Donald Mathews of Gresham had a great reason to celebrate the New Year, thanks to a life-saving heart procedure performed by the Marshfield Clinic and Ministry Health Care heart care team.
Mathews underwent percutaneous paravalvular leak closure on Oct. 19 at Ministry Saint Clare’s Hospital in Weston. The procedure, performed by three cardiologists, was done through insertion of catheters into Mathew’s blood vessels, not through typical open-heart surgery methods.
“This surgery was a blessing and a great early Christmas present,” said Mathews. “I’m feeling much stronger and can’t thank everyone enough for what they’ve done for me.”
Marshfield Clinic cardiologists Drs. Dan Gavrila, Guruprasad Naik and Rohit Srivastava worked together as a team to perform the procedure.
“It required a team approach because of the complexity of the procedure,” Gavrila said. “As the result of this approach, we were able to place a plug in a hole next to an artificial heart valve inside the heart, while it was beating.”
Two cardiologists used catheters to put the plug into place, while the other cardiologist monitored the 3D EchoCardiography of the heart, essentially acting as a navigator for the others.
“This is another example of our Joint Heart Care Team working together to produce fantastic results for our patients,” said Dr. Larry Hegland, chief medical officer at Ministry Saint Clare’s Hospital.
Mathews, 83, underwent open heart surgery 10 years ago to have an artificial valve placed in his heart. A year later, again using standard open heart surgery, he had a second artificial valve used to replace the first that had failed.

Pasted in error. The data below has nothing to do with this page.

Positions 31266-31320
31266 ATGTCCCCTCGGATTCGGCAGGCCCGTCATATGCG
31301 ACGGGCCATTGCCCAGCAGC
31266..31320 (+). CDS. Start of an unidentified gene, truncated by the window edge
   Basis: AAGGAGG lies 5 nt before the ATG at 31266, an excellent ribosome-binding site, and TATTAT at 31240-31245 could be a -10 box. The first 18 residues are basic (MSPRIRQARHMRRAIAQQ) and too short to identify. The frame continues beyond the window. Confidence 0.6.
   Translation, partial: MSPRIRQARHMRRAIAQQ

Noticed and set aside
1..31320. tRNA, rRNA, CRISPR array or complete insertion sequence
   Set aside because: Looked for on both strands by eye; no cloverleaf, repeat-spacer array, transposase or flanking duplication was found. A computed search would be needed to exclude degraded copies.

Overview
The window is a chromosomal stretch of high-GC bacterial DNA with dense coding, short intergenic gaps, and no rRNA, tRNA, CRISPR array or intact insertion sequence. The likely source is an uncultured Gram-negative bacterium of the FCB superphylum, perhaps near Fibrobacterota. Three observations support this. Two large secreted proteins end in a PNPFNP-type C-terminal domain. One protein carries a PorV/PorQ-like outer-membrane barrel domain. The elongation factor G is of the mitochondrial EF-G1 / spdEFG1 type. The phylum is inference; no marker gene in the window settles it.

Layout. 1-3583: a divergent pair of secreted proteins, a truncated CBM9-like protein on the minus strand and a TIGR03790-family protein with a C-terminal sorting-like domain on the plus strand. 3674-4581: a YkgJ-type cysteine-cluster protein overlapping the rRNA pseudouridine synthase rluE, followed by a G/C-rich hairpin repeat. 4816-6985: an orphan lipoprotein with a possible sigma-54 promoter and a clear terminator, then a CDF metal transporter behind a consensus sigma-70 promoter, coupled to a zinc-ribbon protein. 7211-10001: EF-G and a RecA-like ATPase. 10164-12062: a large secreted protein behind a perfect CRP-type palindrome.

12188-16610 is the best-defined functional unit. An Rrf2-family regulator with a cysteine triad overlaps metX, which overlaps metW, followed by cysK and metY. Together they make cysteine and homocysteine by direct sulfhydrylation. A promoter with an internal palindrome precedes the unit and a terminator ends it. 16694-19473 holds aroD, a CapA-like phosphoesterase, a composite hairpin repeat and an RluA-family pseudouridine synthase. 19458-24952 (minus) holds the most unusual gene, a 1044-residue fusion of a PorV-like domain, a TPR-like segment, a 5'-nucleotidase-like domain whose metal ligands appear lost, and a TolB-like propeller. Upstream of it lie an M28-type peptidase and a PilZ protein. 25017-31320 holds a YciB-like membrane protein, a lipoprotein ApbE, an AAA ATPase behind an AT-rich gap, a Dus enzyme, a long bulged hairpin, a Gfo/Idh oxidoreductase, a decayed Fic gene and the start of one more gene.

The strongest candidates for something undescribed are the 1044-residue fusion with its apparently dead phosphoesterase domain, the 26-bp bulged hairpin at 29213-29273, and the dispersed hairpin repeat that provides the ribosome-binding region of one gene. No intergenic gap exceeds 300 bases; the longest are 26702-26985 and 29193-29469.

About a year ago, the second valve showed signs of leakage between the edge of the valve and the tissue of the heart wall. This leakage caused Mathews to be in severe congestive heart failure and led to destruction of blood cells and anemia.
“The fluid was leaking into my lungs. I could hardly walk from the lake back to my house, just a few hundred feet,” said Mathews. “Now I’m back to my daily walks and feeling much stronger.”
The traditional treatment is another open heart surgery to replacing the valve, but doctors felt this option was very high risk for Mathews. After discussion, a less-invasive procedure was chosen.
During the percutaneous paravalvular leak closure, the cardiologists used a plug that’s compacted to fit into a catheter. Once in place, it “springs” open, enlarging to fill the hole. In this case, the hole was 6 to 7 millimeters wide and about 2 centimeters long.
The procedure took about five hours. Mathews was up and walking later that same day, and was released from Ministry Saint Clare’s just three days after the procedure.
“In this case, Mr. Mathews has had resolution of his congestive heart failure, which is allowing him a substantially better quality of life,” Gavrila said.
“We’re pleased to be able to offer this challenging procedure to our patients, right here in central and northern Wisconsin,” he said. “To the best of our knowledge, this procedure has not been previously performed in this area.”